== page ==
Uneven Development: Nature, Capital, and the Production of Space by Neil Smith is a seminal work in marxist geography first published in 1984. He and David Harvey were two of the great interpreters of Marx and geography during the 1980s and are still active today.
Nature and space are, according to Smith, produced through social interactions and altered, over time, by the development of capitalism. The developmental story is the standard one found in Marx, starting with the use of nature to fulfill human needs, the gradual accumulation of surplus value from nature, and the eventual arrival of capitalism, which extends accumulation into a worldwide phenomenon.
I’ve been thinking a lot about the problem of expertise. Alvin Goldman, a philosopher at Rutgers, has written some interesting papers on the interaction between novices and experts. Next week I’m going to be leading a discussion on the topic.
I restarted my research on this topic after participating in some other recent discussions about economics and the reactions to the recent recession. How can economists propose such dramatically different explanations and remedies to the current crisis?
Why are libertarians so afraid of governmental interference in personal freedoms but seemingly so blase about business or management interference in worker’s liberty?
Two recent essays and posts by Timothy B. Lee and at Reason magazine reminded me of this conundrum.
It seems obvious to me that a worker surrenders plenty of freedoms as soon as he or she enters the workplace. In some cases it is a surrender of political opinions in workplaces where having a different political point of view from your boss can get you fired.
Another of my favorite economic-moral connections is choice. I recently talked with a friend about health care and choice and was treated to the full-on Republican explanation that as long as people have choices they will do fine. Choice becomes the most important value and making bad choices becomes the fault of the individual. The organizations and social structures that force a particular choice are glossed over or completely ignored. It all fits into the Randian argument of the economic overman.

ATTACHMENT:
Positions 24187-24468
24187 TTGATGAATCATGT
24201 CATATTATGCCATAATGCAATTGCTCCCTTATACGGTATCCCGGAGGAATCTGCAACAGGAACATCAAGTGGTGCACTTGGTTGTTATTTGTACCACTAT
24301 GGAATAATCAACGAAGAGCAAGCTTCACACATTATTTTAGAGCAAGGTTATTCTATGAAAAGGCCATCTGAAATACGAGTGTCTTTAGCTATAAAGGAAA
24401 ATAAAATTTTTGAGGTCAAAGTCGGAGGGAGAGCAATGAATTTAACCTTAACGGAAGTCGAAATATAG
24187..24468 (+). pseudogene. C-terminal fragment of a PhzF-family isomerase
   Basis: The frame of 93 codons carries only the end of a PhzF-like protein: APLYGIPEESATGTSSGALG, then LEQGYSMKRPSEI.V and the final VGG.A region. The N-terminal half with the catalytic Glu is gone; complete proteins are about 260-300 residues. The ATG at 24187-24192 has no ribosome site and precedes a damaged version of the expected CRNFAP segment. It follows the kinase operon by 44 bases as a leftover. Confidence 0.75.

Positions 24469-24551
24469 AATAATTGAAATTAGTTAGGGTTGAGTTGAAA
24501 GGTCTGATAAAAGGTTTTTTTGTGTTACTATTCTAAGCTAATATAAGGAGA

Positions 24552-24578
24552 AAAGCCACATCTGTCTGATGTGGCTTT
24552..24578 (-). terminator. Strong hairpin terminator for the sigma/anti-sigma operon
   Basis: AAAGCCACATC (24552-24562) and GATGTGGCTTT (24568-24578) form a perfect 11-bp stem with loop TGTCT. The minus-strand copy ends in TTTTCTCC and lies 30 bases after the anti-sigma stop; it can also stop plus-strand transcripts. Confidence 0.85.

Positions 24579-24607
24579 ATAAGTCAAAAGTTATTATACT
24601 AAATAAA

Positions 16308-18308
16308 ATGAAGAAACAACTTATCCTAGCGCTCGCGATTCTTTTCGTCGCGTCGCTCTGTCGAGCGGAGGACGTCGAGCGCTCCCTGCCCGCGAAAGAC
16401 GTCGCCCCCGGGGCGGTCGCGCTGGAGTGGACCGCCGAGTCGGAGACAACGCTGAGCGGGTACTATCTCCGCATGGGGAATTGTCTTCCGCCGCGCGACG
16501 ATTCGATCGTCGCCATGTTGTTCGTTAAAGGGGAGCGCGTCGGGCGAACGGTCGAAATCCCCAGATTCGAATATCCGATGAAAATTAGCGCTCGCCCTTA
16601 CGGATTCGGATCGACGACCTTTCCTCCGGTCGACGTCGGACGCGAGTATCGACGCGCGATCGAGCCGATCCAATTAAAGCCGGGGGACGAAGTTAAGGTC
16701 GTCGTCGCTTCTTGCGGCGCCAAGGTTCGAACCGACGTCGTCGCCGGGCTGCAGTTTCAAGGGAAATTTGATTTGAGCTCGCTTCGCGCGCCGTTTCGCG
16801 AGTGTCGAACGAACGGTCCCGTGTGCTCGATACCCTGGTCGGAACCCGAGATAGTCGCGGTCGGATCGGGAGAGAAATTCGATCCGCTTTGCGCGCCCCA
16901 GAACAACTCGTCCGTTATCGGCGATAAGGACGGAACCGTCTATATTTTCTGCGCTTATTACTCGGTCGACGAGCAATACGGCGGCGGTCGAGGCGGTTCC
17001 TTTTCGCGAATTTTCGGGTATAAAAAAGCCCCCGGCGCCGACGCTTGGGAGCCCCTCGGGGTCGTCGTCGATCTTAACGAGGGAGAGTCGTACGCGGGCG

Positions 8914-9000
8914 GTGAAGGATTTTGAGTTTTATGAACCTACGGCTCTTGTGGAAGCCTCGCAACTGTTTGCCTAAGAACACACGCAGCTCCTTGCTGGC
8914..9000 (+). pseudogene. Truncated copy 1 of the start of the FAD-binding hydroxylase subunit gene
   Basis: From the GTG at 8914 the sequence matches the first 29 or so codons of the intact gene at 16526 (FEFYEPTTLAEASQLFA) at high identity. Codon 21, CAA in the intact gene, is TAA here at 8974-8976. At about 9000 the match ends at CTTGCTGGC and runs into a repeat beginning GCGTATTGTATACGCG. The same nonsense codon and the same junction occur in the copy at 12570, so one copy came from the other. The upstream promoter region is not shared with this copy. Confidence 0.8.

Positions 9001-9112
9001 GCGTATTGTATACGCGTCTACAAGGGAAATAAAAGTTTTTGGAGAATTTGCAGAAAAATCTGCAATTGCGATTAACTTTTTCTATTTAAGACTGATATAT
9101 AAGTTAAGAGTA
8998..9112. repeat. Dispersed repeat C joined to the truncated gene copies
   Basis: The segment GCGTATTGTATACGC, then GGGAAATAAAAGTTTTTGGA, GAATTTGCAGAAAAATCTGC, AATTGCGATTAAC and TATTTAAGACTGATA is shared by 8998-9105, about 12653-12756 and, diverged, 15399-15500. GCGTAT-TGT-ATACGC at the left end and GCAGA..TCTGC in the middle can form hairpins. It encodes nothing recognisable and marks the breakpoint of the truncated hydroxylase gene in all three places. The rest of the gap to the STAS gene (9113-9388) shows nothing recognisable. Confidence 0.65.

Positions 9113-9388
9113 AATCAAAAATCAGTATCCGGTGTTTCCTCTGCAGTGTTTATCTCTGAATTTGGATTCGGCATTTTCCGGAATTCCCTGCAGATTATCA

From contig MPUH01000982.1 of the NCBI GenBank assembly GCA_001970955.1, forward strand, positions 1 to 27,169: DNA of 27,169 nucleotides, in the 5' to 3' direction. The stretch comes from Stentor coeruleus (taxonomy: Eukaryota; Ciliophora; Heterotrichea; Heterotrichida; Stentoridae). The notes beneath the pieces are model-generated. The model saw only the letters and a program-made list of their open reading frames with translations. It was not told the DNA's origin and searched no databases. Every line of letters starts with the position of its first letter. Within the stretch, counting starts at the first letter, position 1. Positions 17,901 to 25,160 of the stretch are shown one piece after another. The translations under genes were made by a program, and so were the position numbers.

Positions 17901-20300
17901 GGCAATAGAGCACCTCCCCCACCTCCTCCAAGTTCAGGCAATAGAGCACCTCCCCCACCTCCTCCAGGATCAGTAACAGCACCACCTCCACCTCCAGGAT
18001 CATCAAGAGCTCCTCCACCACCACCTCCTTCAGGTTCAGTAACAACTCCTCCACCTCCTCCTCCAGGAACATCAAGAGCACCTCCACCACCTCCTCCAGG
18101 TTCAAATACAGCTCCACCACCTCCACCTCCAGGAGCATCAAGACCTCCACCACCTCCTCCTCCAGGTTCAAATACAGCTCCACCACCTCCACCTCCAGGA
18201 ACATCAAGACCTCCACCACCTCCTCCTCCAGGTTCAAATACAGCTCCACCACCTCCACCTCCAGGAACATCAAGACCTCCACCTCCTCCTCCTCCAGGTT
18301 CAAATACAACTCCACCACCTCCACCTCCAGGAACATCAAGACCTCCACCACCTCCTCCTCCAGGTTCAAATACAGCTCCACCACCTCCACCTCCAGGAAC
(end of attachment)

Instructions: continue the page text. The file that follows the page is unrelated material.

Back in March there was a brief media flurry over a libertarian rant by Rick Santelli. I was struck at the time by the persistently moral language used by the right to describe economics and capitalism. Making money has become a moral obligation for the right and a reflection of the moral worth of a person. If you’re poor then you are a moral failure, if you are rich then you are an angel.
I’m an occasional visitor to the local Socrate’s Cafe discussion group. Most of the time it frustrates me. It’s predominantly a white, middle-class group that never wants to talk about business or personal experiences with culture. The talk always returns to politics - usually national. And vague reifications about this culture does x, when it should be doing y.
Business is one of my ongoing obsessions that I wish more people would think about in a serious way.
A few weeks ago I wrote a bit about the immense amount of talent that gets wasted or ignored in the world today. I claimed that the problem was based on a winner-take-all morality that has infused Western society. CEO salaries are just the most recent example. I think any argument that can be made against oversize CEO salaries can also be made against celebrity salaries in sports or entertainment.
Listen to the way rich people and poor people describe the same thing and you will start to understand some of the divides in this country. The financial apocalypse has brought different ways of speaking to the forefront of our media and our attention.
There are many examples of linguistic difference between rich and poor. For example consider the way we use the words “leverage” and “borrow.” Let’s go the dictionary first to read the definitions.
I’m struggling to understand and explain a spectrum of opinions about the recession that I see exhibited by conservatives. I have three examples that seem to form a gradient around the idea of self-reliance and group action.
At the extreme is Charles Murray who recently delivered a lecture at the American Enterprise Institute entitled The Europe Syndrome and the Challenge to American Exceptionalism. I found the lecture via a link at Matthew Yglesias weblog.
I found this video at Presentation Zen. It’s one of the 34,000 60-second video applications that people all over the world submitted to the Queensland Tourism Board for the “best job in the world”, working as an island caretaker on the Great Barrier Reef in Australia.
Here’s another video, one of 50 that has been put on the short list:
After watching these videos I realized something about the paradox of talent in the contemporary world.